The Major Stages of a Law Making Process: KNEC Revision Questions

Discuss the major stages of law making process

The lawmaking process varies depending on the country and its political system, but generally, the following stages can be identified:

  • Introduction of a Bill: The process starts with the introduction of a bill in the legislature. A bill can be introduced by a member of the legislative body, the government or a private citizen.
  • Committee Stage: Once a bill is introduced, it is referred to a committee for further scrutiny. The committee can study the bill, hear evidence and make amendments to it. The committee stage is an important stage because it allows for public input and feedback on the proposed legislation.
  • Second Reading: After the committee stage, the bill is debated and voted on in the legislative chamber. This is the second reading stage, where the bill is discussed in detail and amendments may be proposed.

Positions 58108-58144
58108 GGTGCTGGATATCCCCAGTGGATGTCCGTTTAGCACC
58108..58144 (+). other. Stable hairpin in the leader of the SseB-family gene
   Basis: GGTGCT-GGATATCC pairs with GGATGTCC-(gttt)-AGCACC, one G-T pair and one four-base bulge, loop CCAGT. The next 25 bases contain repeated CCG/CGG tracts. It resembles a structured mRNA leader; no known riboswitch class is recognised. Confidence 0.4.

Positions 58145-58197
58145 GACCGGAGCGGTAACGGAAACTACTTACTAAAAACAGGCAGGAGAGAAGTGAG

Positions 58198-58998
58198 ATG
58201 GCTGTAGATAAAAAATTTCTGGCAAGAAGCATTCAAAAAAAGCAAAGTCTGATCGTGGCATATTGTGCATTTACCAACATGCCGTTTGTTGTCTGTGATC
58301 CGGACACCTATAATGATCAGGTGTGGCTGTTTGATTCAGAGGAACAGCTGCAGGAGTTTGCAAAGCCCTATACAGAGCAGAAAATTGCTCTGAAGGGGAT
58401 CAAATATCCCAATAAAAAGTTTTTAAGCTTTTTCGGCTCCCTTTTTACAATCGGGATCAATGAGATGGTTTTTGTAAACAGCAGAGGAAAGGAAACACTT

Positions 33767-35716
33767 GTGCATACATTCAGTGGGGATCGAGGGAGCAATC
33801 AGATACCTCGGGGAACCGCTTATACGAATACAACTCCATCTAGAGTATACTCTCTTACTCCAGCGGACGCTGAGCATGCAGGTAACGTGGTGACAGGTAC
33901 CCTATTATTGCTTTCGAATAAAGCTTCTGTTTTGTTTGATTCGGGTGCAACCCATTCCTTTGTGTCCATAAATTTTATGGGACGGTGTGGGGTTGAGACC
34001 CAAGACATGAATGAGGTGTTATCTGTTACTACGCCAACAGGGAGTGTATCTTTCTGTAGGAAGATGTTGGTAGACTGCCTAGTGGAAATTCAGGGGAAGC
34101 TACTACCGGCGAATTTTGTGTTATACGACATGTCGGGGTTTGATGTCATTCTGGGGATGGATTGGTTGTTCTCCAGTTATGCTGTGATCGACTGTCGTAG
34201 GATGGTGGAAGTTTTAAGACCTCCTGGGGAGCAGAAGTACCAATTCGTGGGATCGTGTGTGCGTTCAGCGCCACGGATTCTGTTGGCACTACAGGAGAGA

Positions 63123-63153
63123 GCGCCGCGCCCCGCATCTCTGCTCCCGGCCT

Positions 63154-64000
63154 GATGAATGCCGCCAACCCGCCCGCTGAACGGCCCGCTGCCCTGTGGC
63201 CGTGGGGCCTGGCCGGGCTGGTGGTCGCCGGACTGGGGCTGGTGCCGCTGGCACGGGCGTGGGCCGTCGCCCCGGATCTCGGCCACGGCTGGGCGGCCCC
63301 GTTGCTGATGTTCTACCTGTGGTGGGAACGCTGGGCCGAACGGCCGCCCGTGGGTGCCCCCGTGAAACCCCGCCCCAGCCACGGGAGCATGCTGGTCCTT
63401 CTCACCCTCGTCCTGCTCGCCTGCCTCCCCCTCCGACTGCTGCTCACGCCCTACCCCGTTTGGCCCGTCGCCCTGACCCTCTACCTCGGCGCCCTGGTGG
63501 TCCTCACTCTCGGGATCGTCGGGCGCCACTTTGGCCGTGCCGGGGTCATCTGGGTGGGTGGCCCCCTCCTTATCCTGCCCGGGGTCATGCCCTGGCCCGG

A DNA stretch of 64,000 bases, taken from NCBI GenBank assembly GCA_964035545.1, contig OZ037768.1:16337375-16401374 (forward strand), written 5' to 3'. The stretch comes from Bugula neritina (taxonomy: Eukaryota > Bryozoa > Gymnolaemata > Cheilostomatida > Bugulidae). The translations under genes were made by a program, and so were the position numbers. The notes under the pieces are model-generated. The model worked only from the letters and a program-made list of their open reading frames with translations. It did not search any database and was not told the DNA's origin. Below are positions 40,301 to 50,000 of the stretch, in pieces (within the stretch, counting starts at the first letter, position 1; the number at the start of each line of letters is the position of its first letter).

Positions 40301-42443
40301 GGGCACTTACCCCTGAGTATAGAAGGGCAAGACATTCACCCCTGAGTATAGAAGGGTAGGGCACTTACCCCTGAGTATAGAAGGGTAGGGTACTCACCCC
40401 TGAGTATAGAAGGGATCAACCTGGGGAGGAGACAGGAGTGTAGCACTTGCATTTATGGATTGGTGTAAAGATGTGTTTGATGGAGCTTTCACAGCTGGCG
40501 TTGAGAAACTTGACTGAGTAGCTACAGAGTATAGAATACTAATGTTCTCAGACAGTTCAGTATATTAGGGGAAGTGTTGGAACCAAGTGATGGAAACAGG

• Third Reading: If the bill passes the second reading, it moves on to the third reading where it is debated further and put to a final vote.
  • Presidential Assent: If the bill is passed by both the legislative chamber and the second legislative chamber (if applicable), it is sent to the head of state for approval, which is known as the royal assent. Once the bill receives the royal assent, it becomes law.
  • Implementation: The final stage of the lawmaking process is the implementation of the new law. This may involve the creation of regulations, guidelines or policies to ensure the law is enforced and effective.

It is worth noting that the lawmaking process can be a lengthy and complex one, with many stages and opportunities for amendment or rejection. Additionally, the process may vary depending on the country and its political system.

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